This piece originally appeared in the Modern Age’s print edition of Recovering the Humane Economy on January, 24th, 2022
There are few areas in life where the law of diminishing returns does not apply. Conservatives understand this well within the economic realm, where we often take trollish delight in reminding progressives that the optimal amount of pollution (say) is not zero. At some margin, the costs of eliminating putative “bads” can and will exceed the benefits, keeping Eden out of reach.
Yet the law of diminishing returns is no less potent in the intellectual and political realms. Ideas pushed to their extreme run into a parallel kind of “last mile” problem; edge cases where the costs from the attempt to achieve ideological purity begin to explode.
Libertarianism, in particular, is often presented as an ideology with no margins on which it is wrong. Complex and multifaceted issues are collapsed into a formal system that offers the illusion of intellectual clarity. Edge cases are diminished or ignored, allowing coalitional differences to be suppressed and all the major ethical perspectives—freedom, fairness, consequences, virtue, tradition—to be forced into miraculous agreement.
Libertarian-conservative fusionism can be thought of as having fallen prey to a similar fallacy. Rather than being a middle ground between libertarian views on the state and market and conservative views on morality, on closer inspection fusionism is just free-market economics paired with the assertion that a small government, market-oriented society will promote conservative social outcomes by a happy coincidence. The collapse in the fusionist consensus can thus be understood as the realization that unfettered free trade, weak labor protections, unfunded public services, lax antitrust enforcement, and rights-oriented jurisprudence have no necessary alignment with genuine conservative outcomes. On the contrary, the unrestrained market is essentially progressive in nature, “disrupting” traditional and transcendental modes of life absent countervailing institutions that push in the other direction.
Put differently, free markets can themselves suffer from diminishing returns and have margins where their influence may even be downright perverse. Similarly, as corruptible and wasteful as governments can be, there are margins where robust state capacity is absolutely essential. As a form of democratic pollution, the optimal amount of public sector waste is thus far from zero, as illustrated by the begrudging return of congressional earmarks.
This makes marginalism in some ways the ultimate Nirvana. When resources are finite, scarcity requires some trade-offs, which implies not being an absolutist. Embracing the generality of this fact makes it easier to acknowledge edge cases openly, without fear of falling down a slippery slope or being labeled a traitor who’s now obliged to throw in with the other team.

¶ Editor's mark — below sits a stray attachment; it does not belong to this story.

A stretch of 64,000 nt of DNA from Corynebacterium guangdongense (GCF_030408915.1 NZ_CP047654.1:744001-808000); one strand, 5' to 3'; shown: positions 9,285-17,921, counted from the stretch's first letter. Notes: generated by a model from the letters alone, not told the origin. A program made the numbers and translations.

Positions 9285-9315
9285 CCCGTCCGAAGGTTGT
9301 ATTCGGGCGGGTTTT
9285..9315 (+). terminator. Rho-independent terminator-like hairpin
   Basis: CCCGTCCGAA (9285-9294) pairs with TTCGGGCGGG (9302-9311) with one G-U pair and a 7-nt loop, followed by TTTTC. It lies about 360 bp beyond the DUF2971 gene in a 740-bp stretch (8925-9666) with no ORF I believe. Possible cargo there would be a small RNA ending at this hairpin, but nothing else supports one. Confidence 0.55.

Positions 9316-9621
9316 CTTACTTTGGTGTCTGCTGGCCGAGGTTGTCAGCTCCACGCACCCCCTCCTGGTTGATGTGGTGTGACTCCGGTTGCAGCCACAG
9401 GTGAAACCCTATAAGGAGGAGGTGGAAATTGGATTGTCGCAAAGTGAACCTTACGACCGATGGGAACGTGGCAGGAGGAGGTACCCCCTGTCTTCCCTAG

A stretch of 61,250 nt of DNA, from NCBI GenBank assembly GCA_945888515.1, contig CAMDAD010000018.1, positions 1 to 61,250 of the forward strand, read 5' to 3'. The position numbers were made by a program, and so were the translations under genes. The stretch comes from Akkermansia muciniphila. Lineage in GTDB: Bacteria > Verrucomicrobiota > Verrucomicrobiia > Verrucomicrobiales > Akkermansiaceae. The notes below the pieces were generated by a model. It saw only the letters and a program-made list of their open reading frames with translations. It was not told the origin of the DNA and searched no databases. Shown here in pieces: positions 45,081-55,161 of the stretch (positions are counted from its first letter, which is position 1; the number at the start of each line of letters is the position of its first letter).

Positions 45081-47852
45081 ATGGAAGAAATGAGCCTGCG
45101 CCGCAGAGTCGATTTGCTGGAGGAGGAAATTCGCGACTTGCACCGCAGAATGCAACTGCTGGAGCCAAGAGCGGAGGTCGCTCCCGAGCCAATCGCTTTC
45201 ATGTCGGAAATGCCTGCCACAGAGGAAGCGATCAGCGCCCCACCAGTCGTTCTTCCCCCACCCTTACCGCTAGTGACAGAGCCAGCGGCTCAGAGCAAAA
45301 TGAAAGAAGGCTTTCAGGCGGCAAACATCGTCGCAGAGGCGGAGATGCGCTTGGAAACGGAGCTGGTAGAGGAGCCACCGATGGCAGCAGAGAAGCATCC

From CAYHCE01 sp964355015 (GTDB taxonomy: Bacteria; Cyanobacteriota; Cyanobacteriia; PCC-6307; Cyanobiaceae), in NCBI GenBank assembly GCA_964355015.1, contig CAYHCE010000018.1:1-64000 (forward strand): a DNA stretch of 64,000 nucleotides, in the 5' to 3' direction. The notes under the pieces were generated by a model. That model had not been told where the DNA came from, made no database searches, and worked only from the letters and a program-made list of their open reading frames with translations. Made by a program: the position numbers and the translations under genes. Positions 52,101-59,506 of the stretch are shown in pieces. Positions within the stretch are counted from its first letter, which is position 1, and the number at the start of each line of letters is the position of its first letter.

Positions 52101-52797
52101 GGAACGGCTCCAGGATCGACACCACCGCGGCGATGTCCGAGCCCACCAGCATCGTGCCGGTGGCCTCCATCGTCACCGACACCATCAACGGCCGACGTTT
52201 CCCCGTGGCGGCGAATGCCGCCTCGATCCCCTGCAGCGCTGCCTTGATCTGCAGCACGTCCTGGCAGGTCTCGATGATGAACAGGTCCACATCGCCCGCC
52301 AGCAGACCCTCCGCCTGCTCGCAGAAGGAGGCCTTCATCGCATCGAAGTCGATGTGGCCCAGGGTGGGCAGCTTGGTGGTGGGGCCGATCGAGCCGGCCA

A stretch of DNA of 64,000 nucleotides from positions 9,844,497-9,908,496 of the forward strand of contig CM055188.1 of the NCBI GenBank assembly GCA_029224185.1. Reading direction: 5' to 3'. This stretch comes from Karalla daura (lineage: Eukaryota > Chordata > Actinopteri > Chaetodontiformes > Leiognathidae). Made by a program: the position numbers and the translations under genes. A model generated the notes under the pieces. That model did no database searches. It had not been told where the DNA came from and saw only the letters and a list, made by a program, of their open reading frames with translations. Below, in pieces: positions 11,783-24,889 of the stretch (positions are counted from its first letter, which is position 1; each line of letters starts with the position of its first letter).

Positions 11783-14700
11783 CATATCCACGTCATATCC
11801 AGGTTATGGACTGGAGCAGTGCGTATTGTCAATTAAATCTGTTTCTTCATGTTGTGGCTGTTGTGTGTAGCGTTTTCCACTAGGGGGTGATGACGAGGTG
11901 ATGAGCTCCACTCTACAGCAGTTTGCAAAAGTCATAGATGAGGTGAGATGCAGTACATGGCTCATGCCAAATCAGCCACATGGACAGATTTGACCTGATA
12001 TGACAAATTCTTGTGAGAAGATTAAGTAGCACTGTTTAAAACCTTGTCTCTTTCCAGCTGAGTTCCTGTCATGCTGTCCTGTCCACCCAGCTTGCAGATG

Another term for this orientation might simply be “conservatism,” given its skepticism of utopian projects and its privileging of customs and traditions that, by dint of their immanent reality, are in demonstrable harmony with existing interests. While libertarians want to debate the morality of driver’s licenses or whether heroin should be sold over the counter, conservatives are comfortable with what economists call “interior solutions”: a social equilibrium that lies between various “corner solutions” where one good is maximized at the expense of any other but that, despite its apparent messiness, obtains a deeper form of “optimal.”
In recent decades, American conservatives have tended to sound more like uncompromising libertarians than Oakeshottian, evolutionary pragmatists. That finally seems to be changing. Whether it’s the burgeoning interest in an industrial policy to counter China, or family-support programs like a child allowance, conservatives aren’t abandoning their principles wholesale so much as recognizing the existence of edge cases where the old formulas break down.
At least that was my takeaway from the recent Humane Economy symposium hosted by the Intercollegiate Studies Institute. The meeting was an opportunity for a small group of conservatives from more-to-less-libertarian backgrounds to discuss these issues candidly, in hopes of finding common ground.
On trade, for instance, there was near unanimous agreement that China’s rise presented a serious challenge to the free trade status quo, independent of one’s views on the Ricardian theory of comparative advantage. On the margin, most agreed that the U.S. will need to engage in a variety of countermeasures, from public investments to move our domestic manufacturers up the value chain to reforms designed to limit private-sector incentives to offshore production in the first place. Where we disagreed was more a matter of degree: where some favored a policy of total decoupling, others expressed cautious optimism that China would eventually liberalize given sufficient international pressure. The Panglosian view of unilateral free trade as an unalloyed good, however, was nowhere to be found.
This is not to understate the sizable differences between the various factions on the American Right. The fissions are real and growing, with conservatives increasingly held together by little more than chewing gum and a shared hatred of the Left. Yet that is all the more reason to drop our idealizations and embrace the inevitability of intra-conservative compromise. The emerging conservative realignment won’t have the internal consistency of an Ayn Rand protagonist, but so what? For conservatism properly understood, that’s a feature not a bug.
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